Peanut ASD Update


So we had a couple of follow-up appointments last week with the ENT (ear, nose, throat) doctor and the PN (pediatric neurologist).

ENT – The peanut’s hearing is still just fine. Not that we were expecting anything to change in the month since we had been there last. He had received a copy of the PN’s diagnosis letter and asked if we understood what it all meant, we did. It was pretty much a written record of his assessment appointment and what we discussed during, the responses to questions she asked, and her thoughts on the peanut’s behaviors. So we’re pretty much done with him and can refer any future questions regarding the peanut’s hearing to him in the future.

PN – This appointment didn’t last as long as the first, but she diligently asked us many questions to get an idea of what the peanut is like regarding his ASD tendencies and his health in general. She still thinks he presents as very mild and isn’t even sure we’ll qualify for a full round of ABA therapy, but that we should keep trying to get him any kind of therapy that we can get. She was happy to hear that we’re getting great support from the principal at our school. Also, the preshus was with us at this appointment which I thought was an easy way for her to see what the peanut is like compared to his older brother and how they interact with each other. She wants to see us again in 6 months to assess his progress after having been in school for the Fall session.

She also offered us the opportunity to have him genetically tested for anything in his DNA that could be the reason for his autism. She told us that in some cases, a deletion or transposition on any of his chromosomes could be causing his ASD, and if they find something that had happened to other people, it could help use determine the best course of treatment for him, as well as to know what to expect with regards to his development in the future. There is a small chance that they’ll find something because they still don’t know what causes autism in most cases so even though they’ll look at his DNA, they may not find anything.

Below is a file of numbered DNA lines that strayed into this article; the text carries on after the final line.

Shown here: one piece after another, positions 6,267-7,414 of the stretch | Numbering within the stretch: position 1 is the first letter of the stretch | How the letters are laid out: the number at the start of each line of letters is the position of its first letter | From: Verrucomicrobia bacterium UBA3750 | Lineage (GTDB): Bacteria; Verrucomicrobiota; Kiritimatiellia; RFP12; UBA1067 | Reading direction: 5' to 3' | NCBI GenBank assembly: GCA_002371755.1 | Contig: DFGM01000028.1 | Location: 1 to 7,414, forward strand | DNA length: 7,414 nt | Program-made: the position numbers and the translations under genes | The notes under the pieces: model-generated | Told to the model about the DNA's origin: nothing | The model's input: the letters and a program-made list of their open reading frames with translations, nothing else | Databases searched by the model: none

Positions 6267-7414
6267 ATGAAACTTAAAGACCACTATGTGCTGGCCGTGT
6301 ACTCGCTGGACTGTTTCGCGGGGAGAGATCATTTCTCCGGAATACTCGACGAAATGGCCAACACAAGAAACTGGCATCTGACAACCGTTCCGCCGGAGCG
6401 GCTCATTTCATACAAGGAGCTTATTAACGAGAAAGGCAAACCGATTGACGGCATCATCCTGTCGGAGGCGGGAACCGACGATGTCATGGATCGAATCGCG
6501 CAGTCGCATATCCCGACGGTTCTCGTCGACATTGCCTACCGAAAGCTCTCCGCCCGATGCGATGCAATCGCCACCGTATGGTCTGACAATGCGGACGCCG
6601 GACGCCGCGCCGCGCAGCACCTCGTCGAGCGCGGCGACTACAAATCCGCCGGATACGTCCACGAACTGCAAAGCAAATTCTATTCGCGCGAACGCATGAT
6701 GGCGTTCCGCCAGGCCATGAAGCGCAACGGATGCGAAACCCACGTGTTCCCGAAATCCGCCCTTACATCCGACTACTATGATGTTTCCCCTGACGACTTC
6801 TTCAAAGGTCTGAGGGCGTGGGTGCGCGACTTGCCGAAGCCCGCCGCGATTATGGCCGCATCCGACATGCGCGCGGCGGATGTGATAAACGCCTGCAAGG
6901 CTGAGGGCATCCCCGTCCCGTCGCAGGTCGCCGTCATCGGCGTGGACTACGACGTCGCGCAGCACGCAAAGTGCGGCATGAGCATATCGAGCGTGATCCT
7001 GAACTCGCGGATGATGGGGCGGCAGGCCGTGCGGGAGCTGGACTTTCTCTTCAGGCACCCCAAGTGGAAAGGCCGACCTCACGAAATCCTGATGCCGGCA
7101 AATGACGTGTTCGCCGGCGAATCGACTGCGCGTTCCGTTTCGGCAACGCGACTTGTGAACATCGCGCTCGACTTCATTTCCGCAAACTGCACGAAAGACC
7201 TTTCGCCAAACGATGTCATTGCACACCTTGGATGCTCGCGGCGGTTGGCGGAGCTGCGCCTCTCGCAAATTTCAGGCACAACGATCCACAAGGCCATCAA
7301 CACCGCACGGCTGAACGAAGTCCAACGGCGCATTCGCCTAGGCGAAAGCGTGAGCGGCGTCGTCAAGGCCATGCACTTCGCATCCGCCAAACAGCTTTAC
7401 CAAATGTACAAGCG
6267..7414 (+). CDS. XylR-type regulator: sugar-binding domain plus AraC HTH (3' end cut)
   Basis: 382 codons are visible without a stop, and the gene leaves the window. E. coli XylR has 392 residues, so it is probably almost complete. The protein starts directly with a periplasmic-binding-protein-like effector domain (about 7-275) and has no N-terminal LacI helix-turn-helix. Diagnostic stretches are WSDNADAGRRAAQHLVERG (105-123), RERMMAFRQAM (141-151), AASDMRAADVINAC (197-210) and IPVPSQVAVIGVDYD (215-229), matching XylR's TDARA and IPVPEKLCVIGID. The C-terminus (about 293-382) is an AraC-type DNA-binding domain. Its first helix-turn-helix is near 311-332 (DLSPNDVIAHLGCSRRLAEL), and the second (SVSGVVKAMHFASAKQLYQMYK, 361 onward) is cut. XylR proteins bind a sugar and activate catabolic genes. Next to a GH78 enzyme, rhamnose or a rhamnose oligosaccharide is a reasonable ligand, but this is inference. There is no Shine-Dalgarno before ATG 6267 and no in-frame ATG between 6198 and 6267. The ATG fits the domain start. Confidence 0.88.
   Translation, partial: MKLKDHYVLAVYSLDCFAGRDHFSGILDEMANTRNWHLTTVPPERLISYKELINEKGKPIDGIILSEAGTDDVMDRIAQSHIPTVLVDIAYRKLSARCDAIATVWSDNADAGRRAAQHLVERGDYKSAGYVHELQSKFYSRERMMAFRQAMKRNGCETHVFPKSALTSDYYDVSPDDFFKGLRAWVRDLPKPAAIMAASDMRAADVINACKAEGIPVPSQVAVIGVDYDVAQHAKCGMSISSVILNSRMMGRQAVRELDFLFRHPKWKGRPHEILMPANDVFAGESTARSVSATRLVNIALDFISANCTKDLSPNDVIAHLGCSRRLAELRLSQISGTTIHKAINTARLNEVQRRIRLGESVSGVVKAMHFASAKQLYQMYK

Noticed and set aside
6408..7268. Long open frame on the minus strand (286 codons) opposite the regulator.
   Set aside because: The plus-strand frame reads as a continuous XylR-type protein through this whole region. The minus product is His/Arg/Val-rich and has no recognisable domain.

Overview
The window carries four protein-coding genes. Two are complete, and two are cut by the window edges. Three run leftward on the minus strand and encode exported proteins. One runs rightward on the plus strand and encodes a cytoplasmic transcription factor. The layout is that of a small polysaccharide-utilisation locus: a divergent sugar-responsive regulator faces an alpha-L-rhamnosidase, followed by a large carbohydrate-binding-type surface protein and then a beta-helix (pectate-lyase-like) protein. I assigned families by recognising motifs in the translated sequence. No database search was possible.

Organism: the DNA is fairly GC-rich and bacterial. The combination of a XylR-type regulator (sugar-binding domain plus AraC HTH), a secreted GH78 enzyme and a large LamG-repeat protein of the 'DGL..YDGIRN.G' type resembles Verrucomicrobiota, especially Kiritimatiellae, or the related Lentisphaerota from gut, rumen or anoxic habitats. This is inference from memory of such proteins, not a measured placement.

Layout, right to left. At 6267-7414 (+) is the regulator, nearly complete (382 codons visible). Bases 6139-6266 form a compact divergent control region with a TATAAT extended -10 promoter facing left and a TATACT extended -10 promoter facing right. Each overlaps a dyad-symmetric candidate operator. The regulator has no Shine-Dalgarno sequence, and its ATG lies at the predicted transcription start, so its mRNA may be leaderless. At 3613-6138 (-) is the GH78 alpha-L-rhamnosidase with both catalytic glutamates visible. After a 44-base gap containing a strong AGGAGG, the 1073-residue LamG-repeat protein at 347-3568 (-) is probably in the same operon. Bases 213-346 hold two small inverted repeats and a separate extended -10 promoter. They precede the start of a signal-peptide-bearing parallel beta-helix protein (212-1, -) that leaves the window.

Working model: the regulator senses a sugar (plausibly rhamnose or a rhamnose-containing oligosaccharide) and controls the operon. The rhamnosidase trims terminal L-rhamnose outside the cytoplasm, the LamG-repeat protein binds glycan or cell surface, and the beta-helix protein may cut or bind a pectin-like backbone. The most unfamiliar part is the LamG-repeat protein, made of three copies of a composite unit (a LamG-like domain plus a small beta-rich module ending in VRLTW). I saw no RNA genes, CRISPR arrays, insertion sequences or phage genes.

So what are the outcomes? Well, either they find something (small chance) that helps us direct his treatment and therapies better, they find something from way out in left field (even smaller chance) that isn’t autism related but some other genetic abnormality that is causing his speech/language delay, or (most likely) they will find nothing at all and we’ll continue on the path we’re on now.

I agreed to the testing for two main reasons. 1) I know enough about scientific research to know that the results of his testing could possibly be used in a study someday to further scientific research into the causes for autism and possibly help other children like him in the future, and 2) I’ll do anything within my power to arm myself with as much information as possible that will help me help him be awesome.

Of course, he’s already awesome so my job will be pretty easy either way 😉




  1. The sad thing about “mild” ASD is that these kids are often neglected by government sponsored programs because they are “high functioning” and there isn’t enough money to service all the kids diagnosed with ASD. Try alternative routes like Speech Therapy, behavioural development etc., play groups for ASD (there’s a program called Floor Time that is effective). I don’t know all that’s available in your area, but Ont. Autism Assoc. might be a good place to start. Chin up!!

    1. I’ve got phone calls out at almost every agency we’re eligible for. Also we’re able to get speech therapy etc. provided by the TDSB so I’m excited for that to start in the fall.

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